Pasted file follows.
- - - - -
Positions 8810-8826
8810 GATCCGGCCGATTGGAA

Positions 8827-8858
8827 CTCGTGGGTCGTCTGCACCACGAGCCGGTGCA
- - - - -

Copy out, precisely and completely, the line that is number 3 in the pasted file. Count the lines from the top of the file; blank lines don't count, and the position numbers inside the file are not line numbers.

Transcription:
Positions 8827-8858